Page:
Flemeth sees all of Thedas as a chessboard and, for good or ill, is moving those pieces. Meanwhile, we're just trying to get through all this with a little nightmare-free sleep and a clear idea of the next 24 hours, and most of the time, we're failing at both. Flemeth's operating at a whole other level, and so, it turns out, is Morrigan. Morrigan may hate her mother, but she, too, still seems to serve that larger picture, because even if we kill her mother in her dragon form, she will still show up in the end to offer the Dark Ritual.

When it comes to Flemeth and Morrigan, it's interesting that Flemeth sends Morrigan off as her Official Swamp Witch Representative of sorts, even while knowing (it's pretty clear) that Morrigan will not only betray and attempt to supplant her, but that on some level Flemeth deserves that betrayal. Seriously, listen to the stories Morrigan tells about her childhood. Flemeth was a truly horrific mother, and Morrigan's tearful gratitude over the beautiful little mirror as the first actual freely given gift in her life will always enrage me.

So it's interesting for me to headcanon that Flemeth expects Morrigan's betrayal and may have even orchestrated it as a necessary next step. And whether or not we try to kill Flemeth on Morrigan's behalf (which I pretty much don't do anymore, because the fight's a tough one, and it's much more interesting to talk to Flemeth instead), I always imagine that afterward, when we leave, she goes back into that lonely little hut, and maybe she finally allows herself to realize what she did to her daughter. Flemeth may be ancient and cold, but yes, I think there are tears.

I don't love Anora, meanwhile, although I think she's an interesting character, but her instant pragmatism and willingness to betray us if we rescue her always makes me laugh. There's not even a break in the action, she's just, "Nope! They are not my rescuers, and I am not a part of this in any way!"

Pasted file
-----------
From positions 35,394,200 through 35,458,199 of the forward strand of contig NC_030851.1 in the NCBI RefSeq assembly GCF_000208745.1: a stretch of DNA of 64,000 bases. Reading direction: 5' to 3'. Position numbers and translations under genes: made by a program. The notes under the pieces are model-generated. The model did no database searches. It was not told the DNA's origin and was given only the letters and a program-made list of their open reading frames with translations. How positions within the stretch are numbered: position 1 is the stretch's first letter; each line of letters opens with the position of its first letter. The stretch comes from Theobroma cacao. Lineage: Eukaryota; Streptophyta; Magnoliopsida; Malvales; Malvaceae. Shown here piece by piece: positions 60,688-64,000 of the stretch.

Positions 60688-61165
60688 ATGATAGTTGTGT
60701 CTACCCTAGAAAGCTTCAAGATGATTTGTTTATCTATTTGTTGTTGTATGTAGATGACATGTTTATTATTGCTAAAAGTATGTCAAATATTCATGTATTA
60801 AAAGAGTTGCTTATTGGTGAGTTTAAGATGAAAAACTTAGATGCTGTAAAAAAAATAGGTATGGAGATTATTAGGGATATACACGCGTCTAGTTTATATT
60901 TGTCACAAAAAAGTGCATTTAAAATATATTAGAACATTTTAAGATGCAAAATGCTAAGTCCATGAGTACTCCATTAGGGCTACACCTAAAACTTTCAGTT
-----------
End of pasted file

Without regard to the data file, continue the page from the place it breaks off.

Nevertheless, when I imagine the Landsmeet, if Loghain is executed, from the Origins gore that instantly sprays across her face as her father dies, I definitely headcanon that poor Anora went off afterward, had the appropriate breakdown, and thereafter lost most of her taste for statecraft. Or, in an alternate universe, it's fun to imagine the moment sending Anora into a cinematic-level revenge spiral.

Meanwhile, the final battle with Urthemiel is sort of comical for me in some ways, because I spend the entire thing divided between my attacks on the Archdemon and spamming heals to protect my adorable Hot Young Teagan from harm. (I used to protect First Enchanter Irving too, but after Dragon Age II and what Kinloch Hold (keep in mind, reputed to be one of the "kinder" holds) put Anders through, honestly, Irving can fuck right off.)


Depending on how that last battle goes, I have a number of minor headcanons. We get some sketchy details on life after the events of Origins, and of course most of those are presented as rumors (a very smart choice, once the game became part of a series).

If the Dark Ritual is refused and the Warden dies, like most of us I usually imagine the lives of their Companions afterward—not just the obvious sadness of the romanced Companions who have lost their love, but the effects of that loss on the lives of the others, too. There's some incredible fan art out there that explores some of these, and one of my favorites, by Remington-Zero, involves Zevran talking with the Warden, for instance, and it turns out he's making the latest visit to their gravestone.